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Diseases

Genetic and Rare Diseases Information Center (GARD)

Frontal fibrosing alopecia


Other Names for this Disease
  • FFA
Related Diseases
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Overview

Frontal fibrosing alopecia (FFA) is a form of lichen planus follicularis that is characterized primarily by slowly progressive hair loss (alopecia) and scarring on the scalp near the forehead. In some cases, the eyebrows, eye lashes and/or other parts of the body may be involved, as well. Although it has been suggested that FFA may be due to hormonal changes or an autoimmune response, the exact cause of this condition is not yet known.[1][2][3] There is currently no cure for FFA; however, treatment with certain types of medications may stop or slow hair loss in some cases.[2]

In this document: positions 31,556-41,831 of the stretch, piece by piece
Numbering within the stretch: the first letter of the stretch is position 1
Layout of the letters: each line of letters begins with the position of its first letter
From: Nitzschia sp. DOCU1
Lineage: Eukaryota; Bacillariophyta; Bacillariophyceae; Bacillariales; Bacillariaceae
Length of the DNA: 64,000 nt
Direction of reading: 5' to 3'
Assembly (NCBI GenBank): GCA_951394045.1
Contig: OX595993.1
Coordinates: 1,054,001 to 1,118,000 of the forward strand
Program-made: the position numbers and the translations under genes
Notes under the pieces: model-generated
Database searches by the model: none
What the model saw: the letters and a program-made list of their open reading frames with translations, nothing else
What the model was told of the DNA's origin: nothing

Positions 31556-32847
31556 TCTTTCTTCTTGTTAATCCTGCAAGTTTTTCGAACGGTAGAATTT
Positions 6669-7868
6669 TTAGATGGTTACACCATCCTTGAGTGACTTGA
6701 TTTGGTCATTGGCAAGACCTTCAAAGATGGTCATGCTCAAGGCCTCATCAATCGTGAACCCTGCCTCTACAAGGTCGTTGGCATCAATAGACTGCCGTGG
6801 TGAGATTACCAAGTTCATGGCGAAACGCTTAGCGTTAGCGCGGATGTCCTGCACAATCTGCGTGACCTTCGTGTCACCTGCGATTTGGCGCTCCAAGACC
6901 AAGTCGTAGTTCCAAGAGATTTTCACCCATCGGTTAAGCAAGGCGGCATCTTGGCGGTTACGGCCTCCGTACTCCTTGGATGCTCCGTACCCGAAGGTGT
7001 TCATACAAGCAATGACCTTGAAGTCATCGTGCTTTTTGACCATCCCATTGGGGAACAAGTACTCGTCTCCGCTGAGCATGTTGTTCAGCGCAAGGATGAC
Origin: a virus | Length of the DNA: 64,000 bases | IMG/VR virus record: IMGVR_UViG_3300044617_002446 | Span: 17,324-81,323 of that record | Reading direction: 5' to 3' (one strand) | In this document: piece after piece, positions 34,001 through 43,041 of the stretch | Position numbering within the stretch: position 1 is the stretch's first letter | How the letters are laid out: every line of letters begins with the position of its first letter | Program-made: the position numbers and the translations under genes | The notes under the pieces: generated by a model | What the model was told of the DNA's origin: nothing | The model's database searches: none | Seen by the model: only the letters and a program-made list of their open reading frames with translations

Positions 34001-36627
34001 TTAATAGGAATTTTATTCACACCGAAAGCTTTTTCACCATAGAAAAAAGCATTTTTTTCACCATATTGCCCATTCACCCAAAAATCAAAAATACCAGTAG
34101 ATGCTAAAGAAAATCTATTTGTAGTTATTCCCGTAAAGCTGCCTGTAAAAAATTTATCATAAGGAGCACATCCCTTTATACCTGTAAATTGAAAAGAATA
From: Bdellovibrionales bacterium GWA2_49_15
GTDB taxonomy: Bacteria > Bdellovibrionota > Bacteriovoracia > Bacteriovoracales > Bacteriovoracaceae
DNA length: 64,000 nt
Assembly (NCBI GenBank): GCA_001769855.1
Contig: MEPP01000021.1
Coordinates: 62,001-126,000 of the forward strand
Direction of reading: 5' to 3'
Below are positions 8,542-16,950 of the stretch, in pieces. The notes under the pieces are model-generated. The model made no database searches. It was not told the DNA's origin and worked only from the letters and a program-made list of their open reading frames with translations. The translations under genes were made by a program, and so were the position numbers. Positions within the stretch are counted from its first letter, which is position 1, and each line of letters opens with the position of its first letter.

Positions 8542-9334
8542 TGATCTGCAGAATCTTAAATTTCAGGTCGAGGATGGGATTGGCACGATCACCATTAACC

Last updated: 1/20/2015

References

  1. Arnold S. & Cooper S. Frontal fibrosing alopecia. Orphanet. May 2011; http://www.orpha.net/consor/cgi-bin/OC_Exp.php?lng=en&Expert=254492.
  2. Frontal fibrosing alopecia. DermNet NZ. January 2015; http://dermnetnz.org/hair-nails-sweat/frontal-fibrosing-alopecia.html.
  3. Basil M Hantash, MD. Scarring Alopecia. Medscape Reference. March 2014; http://emedicine.medscape.com/article/1073559-overview.
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Basic Information

  • The Cicatricial Alopecia Research Foundation has an information page on Frontal fibrosing alopecia. Click on the link to view this information page.
  • DermNet NZ is an online resource about skin diseases developed by the New Zealand Dermatological Society Incorporated. DermNet NZ provides information about this condition.

In Depth Information

  • Medscape Reference provides information on this topic. You may need to register to view the medical textbook, but registration is free.
  • Orphanet is a European reference portal for¬†information on rare diseases and orphan drugs.¬† Access to this database is free of charge.
  • PubMed is a searchable database of medical literature and lists journal articles that discuss Frontal fibrosing alopecia. Click on the link to view a sample search on this topic.
Other Names for this Disease
  • FFA
Related Diseases
See Disclaimer regarding information on this site. Some links on this page may take you to organizations outside of the National Institutes of Health.